It is also possible that the dredging will cause land slippage along the Essex and Kent coastlines. DP World has commissioned various independent specialists to assess the ‘predicted’ effects of the dredging and conduct aerial and light-detection ranging surveys to map the surface contours of the estuary before and after dredging, alongside bathymetric surveys by the Port of London Authority to monitor erosion and accretion in the river. The slickly produced London Gateway Environmental Programme claims that ‘dredging and reclamation works for the London Gateway Port and Logistics Park will not have a significant effect on coastal erosion or accretion’ in the Lower Thames Estuary. Yet residents in Southend recently reported excessive erosion of the foreshore, particularly during the spring of 2012. The Environment Agency set up a working group to investigate their claims. It concluded that: ‘no observable difference in the pattern of beach evolution has been observed outside of the normal inter-annual variability, since dredging commenced’. Residents remain unconvinced.

A number of local environmental agencies have objected to the development of the super-port, fearing its construction would have significant and long-term effects on estuary wildlife, and also on the brownfield site of the Shell Haven oil refinery, where the port is being built. Soon after the refinery was closed in 1999 and the site cleared, it became a haven for wintering waterfowl, newts, lizards, avocets, adders, water voles and many other wild creatures. Fully aware of the need for good PR, DP World captured and relocated more than 50,000 wild animals living there before building commenced. Endangered newts were moved to nearby ponds. Snakes and lizards were caught in buckets and taken to new homes in other nature reserves. And a new wetland site, the Stanford Wharf Nature Reserve, was created in consultation with the Essex Wildlife Trust to provide new intertidal marshland suitable for wading birds and some of the other wildlife from Shell Haven. Many of the animals removed from Shell Haven are now living on this newly created nature reserve.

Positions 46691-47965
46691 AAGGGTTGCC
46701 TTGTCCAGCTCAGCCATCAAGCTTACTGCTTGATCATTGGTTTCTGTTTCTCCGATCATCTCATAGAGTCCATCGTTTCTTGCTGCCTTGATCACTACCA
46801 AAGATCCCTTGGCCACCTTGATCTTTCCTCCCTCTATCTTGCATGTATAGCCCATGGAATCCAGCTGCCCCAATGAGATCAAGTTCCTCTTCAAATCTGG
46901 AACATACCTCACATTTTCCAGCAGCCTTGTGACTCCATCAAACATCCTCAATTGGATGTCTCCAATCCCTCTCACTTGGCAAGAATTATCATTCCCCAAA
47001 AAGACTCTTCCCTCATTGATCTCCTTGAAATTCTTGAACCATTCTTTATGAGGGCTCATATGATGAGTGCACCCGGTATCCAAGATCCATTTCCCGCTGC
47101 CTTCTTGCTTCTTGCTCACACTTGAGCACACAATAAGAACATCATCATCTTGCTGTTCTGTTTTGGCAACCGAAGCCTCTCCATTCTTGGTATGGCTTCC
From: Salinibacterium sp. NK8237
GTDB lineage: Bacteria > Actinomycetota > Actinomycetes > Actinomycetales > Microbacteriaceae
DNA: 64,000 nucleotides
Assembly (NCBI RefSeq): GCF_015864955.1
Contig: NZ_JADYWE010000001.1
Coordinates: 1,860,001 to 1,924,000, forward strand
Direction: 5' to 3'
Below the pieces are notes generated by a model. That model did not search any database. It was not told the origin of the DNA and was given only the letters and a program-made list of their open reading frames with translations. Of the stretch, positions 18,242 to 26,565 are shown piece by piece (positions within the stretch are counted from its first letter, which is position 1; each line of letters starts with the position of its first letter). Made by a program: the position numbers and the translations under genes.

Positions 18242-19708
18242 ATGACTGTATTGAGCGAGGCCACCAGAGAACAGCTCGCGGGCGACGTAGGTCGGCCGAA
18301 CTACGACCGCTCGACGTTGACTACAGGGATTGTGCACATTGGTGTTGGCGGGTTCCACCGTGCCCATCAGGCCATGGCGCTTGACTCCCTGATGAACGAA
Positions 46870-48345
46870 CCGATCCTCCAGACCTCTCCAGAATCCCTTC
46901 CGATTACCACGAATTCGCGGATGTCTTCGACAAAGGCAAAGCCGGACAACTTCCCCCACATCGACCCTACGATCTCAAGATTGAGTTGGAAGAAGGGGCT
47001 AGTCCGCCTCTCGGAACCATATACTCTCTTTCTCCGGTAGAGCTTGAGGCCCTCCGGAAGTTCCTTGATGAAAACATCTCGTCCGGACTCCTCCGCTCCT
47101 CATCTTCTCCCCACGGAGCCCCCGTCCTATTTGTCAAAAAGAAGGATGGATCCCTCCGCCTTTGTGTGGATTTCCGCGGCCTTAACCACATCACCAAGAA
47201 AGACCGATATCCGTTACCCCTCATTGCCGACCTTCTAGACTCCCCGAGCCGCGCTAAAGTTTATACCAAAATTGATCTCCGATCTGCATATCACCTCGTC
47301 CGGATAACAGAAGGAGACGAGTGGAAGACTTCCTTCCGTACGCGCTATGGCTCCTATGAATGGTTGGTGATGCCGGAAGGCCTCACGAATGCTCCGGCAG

Ninety per cent of the world’s cargo is now transported by sea on the biggest ships ever constructed

When it is completed, the new super-port will be the most automated deep-water port in the world. Few workers will be visible on the dockside. Containers will be lifted from the ships by automated cranes and most of the staff will sit inside offices in front of computer screens.

Even so, Keith Toms, a retired river tugman, remains hopeful that there will be job opportunities for local people. He told me: